Kalady is an important pilgrimage center, as it was the birthplace of Sri Adi Sankara, one of India's foremost philosopher saints who preached the monastic or Advaita philosophy.
Sri Sankaracharya was born here as the only son of Sivaguru and Aryamba, a Kerala Brahmin couple. His early life was marked by several miraculous exploits that singled him out for a divine role. It was he who played a major role in saving the Hindu religion from the ritualistic and superstitious state to which it had degenerated. At his birth, astrologers had predicted among other things, that he would become a 'sarvajana' or an all-knowing sage. The extraordinarily intelligent boy mastered the Vedas and completed his studies when he was merely 16 years of age. He then started his quest for truth and spent many years of his life preaching the Vedic Dharma as well as its universality and superiority. He established four 'maths' in four sections of the country - Sringeri, Dwaraka (Gujrat), Joshimath (Uttarakhand) and Puri (Orissa). His commentaries on the Upanishads, Brahmasutra and the Bhagavad Gita hold relevance even today. At the age of 32, Adi Sankara attained 'mahasamadhi' near Kedarnath in Uttarakhand.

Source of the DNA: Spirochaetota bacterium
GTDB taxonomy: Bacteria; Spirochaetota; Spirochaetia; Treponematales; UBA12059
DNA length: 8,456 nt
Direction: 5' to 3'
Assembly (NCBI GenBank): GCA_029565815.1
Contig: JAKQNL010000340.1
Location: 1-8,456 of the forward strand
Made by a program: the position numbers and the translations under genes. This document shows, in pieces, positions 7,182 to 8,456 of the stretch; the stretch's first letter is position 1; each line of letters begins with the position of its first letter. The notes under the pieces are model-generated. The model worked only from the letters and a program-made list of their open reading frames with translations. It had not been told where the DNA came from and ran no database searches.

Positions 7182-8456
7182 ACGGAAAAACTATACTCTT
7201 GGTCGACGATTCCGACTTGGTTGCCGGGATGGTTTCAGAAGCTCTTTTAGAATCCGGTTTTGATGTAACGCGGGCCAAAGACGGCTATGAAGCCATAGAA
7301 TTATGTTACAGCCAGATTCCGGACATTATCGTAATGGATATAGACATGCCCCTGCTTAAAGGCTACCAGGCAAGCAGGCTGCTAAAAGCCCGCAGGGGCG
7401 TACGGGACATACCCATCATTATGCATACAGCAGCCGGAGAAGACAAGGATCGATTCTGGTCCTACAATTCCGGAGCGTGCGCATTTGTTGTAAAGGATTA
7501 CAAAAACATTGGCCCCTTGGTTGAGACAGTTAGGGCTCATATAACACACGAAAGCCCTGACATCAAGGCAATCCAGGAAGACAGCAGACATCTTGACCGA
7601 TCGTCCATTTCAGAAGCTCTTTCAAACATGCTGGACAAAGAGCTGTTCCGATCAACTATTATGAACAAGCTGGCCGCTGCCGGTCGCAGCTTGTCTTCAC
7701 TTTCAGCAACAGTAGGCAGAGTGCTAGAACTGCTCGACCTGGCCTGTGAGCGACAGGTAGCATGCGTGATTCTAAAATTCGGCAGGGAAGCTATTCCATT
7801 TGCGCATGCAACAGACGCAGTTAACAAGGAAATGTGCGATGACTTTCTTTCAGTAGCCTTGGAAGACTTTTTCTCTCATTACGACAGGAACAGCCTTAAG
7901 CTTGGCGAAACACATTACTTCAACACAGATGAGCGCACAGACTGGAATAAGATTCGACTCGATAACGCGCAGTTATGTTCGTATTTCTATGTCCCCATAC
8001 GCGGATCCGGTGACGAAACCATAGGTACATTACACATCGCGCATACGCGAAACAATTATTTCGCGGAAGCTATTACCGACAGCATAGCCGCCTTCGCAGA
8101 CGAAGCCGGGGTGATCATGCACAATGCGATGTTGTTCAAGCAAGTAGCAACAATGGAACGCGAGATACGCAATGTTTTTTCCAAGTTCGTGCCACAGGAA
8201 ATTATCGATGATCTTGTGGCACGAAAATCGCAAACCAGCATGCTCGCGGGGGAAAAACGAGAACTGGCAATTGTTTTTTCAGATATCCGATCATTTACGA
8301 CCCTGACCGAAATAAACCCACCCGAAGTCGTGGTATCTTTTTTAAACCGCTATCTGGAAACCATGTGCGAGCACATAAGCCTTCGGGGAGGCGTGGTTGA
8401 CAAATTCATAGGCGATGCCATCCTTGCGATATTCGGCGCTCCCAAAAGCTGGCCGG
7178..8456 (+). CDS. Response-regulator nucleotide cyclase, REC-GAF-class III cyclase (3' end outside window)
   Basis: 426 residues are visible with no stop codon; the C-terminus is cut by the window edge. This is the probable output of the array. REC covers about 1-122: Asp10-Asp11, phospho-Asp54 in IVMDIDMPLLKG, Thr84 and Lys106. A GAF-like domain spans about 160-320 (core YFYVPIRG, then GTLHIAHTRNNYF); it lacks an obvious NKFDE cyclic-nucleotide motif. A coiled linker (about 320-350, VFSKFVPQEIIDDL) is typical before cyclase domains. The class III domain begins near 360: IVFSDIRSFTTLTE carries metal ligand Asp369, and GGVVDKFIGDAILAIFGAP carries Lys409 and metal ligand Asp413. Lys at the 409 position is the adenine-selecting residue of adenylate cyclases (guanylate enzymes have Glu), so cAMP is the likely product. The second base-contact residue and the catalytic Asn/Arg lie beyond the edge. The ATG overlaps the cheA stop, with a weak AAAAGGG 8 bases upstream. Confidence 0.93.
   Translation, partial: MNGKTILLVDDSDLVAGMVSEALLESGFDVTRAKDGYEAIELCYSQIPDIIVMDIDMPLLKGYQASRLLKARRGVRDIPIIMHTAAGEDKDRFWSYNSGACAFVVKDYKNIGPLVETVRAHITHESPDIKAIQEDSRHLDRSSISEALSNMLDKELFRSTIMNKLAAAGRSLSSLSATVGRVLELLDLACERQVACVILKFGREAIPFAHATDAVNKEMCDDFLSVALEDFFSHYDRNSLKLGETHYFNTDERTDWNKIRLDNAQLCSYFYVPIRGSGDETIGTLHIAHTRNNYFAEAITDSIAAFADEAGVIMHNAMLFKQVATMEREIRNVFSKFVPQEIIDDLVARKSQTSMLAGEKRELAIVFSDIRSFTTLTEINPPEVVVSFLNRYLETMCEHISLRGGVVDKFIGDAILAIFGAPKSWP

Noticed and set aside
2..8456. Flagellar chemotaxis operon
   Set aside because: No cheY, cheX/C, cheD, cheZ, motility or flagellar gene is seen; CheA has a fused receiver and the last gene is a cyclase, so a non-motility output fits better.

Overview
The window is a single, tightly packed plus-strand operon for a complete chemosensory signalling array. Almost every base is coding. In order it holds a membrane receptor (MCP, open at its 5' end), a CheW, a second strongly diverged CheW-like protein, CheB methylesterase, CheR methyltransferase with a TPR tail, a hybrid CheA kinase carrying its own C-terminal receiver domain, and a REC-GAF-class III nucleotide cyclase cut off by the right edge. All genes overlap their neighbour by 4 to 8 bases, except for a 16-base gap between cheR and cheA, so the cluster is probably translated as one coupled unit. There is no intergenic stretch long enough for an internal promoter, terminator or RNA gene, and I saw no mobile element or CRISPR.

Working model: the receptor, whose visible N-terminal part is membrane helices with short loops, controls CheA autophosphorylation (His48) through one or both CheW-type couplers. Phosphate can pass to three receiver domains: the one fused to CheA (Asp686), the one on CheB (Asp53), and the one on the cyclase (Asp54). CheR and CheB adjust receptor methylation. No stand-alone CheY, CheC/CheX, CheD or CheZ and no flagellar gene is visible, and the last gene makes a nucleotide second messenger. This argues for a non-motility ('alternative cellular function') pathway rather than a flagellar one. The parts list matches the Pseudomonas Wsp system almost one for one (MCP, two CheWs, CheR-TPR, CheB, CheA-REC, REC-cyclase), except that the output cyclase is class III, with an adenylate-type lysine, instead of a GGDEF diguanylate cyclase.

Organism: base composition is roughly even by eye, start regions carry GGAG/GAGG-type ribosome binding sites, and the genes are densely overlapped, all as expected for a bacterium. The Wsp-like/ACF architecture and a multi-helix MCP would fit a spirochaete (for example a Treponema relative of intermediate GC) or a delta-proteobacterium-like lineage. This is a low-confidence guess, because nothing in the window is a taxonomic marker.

Manickamangalam temple, one km north of Kalady, dedicated to Bhagavathi or Goddess Durga, Vellimanthulli temple, 2 km west of Kaladi, Malayattor church on a small hillock 8 km away.
Sankara Jayanti is celebrated for 5 days in April/May every year. The celebration includes several religious rites. Navaratri is celebrated for 9 days during September/October with music concerts, chariot festival ('rathostavam') and other festivities.
The annual festival of the Lord of Kalady — Lord Krishna Thrikalady appan — falls on January 6th (Thiruvonam star of Makaram). One distinct activity is that The Aaraatu of Lord Krishna (the river bath) has been taking place for centuries in the Holy Ghat where Kalady was born. It is also notable that the first Aarattu was done by Sree Sankara himself.